Last season, the Penn-Princeton road weekend nearly derailed the Harvard men’s basketball team’s entire season.
In March 2013, the Crimson dropped back-to-back close contests against the Killer P’s, leaving the Tigers in the driver’s seat for the Ivy League Title. But two loaded Princeton losses in the final week of play doomed the Tigers to second place in the Ancient Eight, while Harvard escaped with the Ivy crown and an NCAA Tournament bid.
This season, the stakes are still high.
Tied for first place with dark horse Yale, the Crimson (20-4, 7-1 Ivy) will face Penn (6-15, 3-4) and Princeton (14-7, 2-5) on the road this weekend in an attempt to open up a gap at the top of the standings.
Though the Quakers were picked to finish second in the Ivy League preseason coaches poll and initially looked strong with a season-opening win over the Tigers, road losses at Brown and Yale last weekend left Penn a game below .500 in league play. Princeton has fared worse since the start of Ivy League play, quickly dropping to 0-4 before picking up its first win against Cornell.
Though Penn and Princeton currently sit in fifth and sixth place, respectively, in the conference standings, Harvard will look for two decisive wins to regain momentum after two testing weekends.
“There’s a lot of basketball to be played, so who knows where [Penn and Princeton] are going to end up being,” Crimson coach Tommy Amaker said. “This could be one of the more interesting conference races looking at all the teams that are still jockeying, so who knows how it’s going to shake out?”
While Harvard currently sits atop the Ivy League, tied with the Bulldogs, its position is anything but comfortable. After topping Brown on Feb. 7, the Crimson dropped its Saturday matchup against Yale amidst a weekend of cold shooting. Looking to redeem itself in the Empire State last weekend, Harvard forced Columbia into double overtime to pull out the victory before handily rolling over Cornell—the worst team in the league. A weekend sweep would go a long way in helping the Crimson to right the ship in a conference where every game can radically alter the standings.
“No matter who the opponent is, we want to go out and play to the best of our abilities so we can get two wins,” sophomore guard Siyani Chambers said.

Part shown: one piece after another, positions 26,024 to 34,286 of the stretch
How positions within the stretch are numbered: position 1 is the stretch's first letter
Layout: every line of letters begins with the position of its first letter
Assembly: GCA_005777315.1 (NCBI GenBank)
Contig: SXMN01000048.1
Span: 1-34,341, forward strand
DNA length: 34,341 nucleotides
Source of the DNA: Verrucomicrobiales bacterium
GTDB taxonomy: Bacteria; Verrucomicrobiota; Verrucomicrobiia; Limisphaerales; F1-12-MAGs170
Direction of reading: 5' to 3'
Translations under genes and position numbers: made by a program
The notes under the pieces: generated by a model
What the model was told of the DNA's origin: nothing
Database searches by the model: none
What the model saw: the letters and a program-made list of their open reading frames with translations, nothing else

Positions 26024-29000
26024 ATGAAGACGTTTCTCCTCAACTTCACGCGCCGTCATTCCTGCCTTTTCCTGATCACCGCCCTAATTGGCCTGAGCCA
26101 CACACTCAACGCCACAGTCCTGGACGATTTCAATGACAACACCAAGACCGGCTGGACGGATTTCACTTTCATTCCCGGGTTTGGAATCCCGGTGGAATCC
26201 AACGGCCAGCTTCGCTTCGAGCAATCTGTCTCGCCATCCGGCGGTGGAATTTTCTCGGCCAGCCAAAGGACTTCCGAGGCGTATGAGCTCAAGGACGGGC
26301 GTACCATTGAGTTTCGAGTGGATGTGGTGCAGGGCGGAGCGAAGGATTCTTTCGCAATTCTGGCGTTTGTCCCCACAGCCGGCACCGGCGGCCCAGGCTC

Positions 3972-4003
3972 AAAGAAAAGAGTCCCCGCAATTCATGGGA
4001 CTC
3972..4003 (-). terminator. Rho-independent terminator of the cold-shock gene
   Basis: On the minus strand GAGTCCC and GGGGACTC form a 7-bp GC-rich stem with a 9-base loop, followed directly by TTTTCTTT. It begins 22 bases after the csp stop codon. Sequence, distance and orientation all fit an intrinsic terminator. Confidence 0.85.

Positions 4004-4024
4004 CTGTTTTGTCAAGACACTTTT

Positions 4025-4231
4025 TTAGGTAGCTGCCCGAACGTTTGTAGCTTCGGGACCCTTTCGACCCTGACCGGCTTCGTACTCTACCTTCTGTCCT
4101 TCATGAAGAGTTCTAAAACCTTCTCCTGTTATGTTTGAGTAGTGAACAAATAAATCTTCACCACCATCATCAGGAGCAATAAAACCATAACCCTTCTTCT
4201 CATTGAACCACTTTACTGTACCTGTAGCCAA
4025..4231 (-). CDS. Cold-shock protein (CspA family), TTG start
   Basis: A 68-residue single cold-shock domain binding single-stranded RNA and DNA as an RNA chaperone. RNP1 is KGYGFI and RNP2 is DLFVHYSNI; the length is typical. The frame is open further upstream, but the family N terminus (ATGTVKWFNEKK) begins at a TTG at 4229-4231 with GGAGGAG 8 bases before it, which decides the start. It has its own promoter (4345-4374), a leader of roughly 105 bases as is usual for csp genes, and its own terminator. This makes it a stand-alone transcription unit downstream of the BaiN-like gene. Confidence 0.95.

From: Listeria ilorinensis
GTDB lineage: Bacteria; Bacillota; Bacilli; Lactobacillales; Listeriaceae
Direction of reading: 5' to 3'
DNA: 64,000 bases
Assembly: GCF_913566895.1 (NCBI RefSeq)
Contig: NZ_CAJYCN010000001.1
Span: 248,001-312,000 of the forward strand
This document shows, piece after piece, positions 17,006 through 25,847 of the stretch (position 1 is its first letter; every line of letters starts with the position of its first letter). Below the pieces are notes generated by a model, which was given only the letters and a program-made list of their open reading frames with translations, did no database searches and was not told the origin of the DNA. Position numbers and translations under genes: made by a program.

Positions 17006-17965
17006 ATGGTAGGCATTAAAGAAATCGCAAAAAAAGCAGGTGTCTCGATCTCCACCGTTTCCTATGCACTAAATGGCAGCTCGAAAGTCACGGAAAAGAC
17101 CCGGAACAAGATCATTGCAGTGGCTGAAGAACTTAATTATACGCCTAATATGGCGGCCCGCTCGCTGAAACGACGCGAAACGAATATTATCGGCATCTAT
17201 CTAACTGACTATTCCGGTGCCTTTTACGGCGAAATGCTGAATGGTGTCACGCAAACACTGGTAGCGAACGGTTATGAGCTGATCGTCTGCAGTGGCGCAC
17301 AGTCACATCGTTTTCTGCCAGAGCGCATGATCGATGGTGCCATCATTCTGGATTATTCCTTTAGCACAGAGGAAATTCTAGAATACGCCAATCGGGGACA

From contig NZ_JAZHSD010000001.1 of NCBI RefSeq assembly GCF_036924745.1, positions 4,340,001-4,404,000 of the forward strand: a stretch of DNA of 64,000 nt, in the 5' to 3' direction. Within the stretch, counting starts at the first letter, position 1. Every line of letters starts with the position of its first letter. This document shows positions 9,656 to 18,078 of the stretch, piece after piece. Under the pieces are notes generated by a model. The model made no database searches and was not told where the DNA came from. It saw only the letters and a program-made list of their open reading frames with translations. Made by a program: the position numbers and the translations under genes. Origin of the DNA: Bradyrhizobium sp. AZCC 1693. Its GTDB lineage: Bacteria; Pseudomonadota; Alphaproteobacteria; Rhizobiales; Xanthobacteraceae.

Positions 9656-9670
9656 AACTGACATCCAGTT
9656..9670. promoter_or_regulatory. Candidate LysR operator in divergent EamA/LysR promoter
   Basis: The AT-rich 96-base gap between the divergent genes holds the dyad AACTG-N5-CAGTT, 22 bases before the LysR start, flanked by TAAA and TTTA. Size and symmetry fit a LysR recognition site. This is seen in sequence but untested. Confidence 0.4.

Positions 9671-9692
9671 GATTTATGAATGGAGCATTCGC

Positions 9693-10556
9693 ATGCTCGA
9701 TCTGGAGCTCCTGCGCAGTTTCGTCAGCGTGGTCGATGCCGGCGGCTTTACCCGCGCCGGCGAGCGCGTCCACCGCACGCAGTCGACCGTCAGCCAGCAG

The Crimson will look to top-scoring wing Wesley Saunders on both ends of the floor. The junior leads Harvard with 14.8 points per game, but his biggest contribution has often come on defense, neutralizing the opponent’s leading scorer.
Saunders will have his work cut out for him against Tigers guard TJ Bray, who leads the conference with 18.3 points per game. Last time out, Bray took the Crimson for 26 points, while sophomore forward Hans Brase added 20.
Though every Harvard player has faced Penn and Princeton at Lavietes this season, a lot can change three weeks later on the road.
“[During] the first matchup they tried to throw a few wrinkles into how they play,” Chambers said. “[There were] a few more post ups on the guards for Princeton, but any team can change what they’re going to do the second time around.”
In Harvard’s last contest with Penn, the Crimson effectively shut down the Quakers’ top shooters, holding sophomore guard Tony Hicks o a team-high 14 points on Jan. 31. Co-captain guard Laurant Rivard notched 22 points.
Harvard’s 80-50 victory was its biggest of the season, as sophomore big man Darien Nelson-Henry could not get Penn going off the glass, notching only three rebounds. The Crimson held the Quakers to 14 percent shooting from beyond the arc.
“If you look at their personnel, they haven’t put it together as well as they’ve wanted to, but they’re just as capable,” Amaker said. “We’re always watching film and thinking how are we going to guard these guys.”
After multiple losses in non-conference play precluded the Crimson from an at-large bid to the tournament, Harvard will likely have to come out on top of the Ivy League to have a chance at the Big Dance.
The Crimson has not been victorious at Jadwin Gymnasium since the 1988-89 season, but the team has a good chance to break that streak this year. Last year, Harvard entered the season picked to finish second in the league behind the Tigers and fought with Princeton to the bitter end in New Jersey. The visitors pulled within a bucket with a minute to play before losing their eighth game of the season, 58-53.
The following night, a late-game comeback attempt fell short at the Palestra, dooming the Crimson to its only winless weekend of its conference season.
—Staff writer Hope Schwartz can be reached at firstname.lastname@example.org.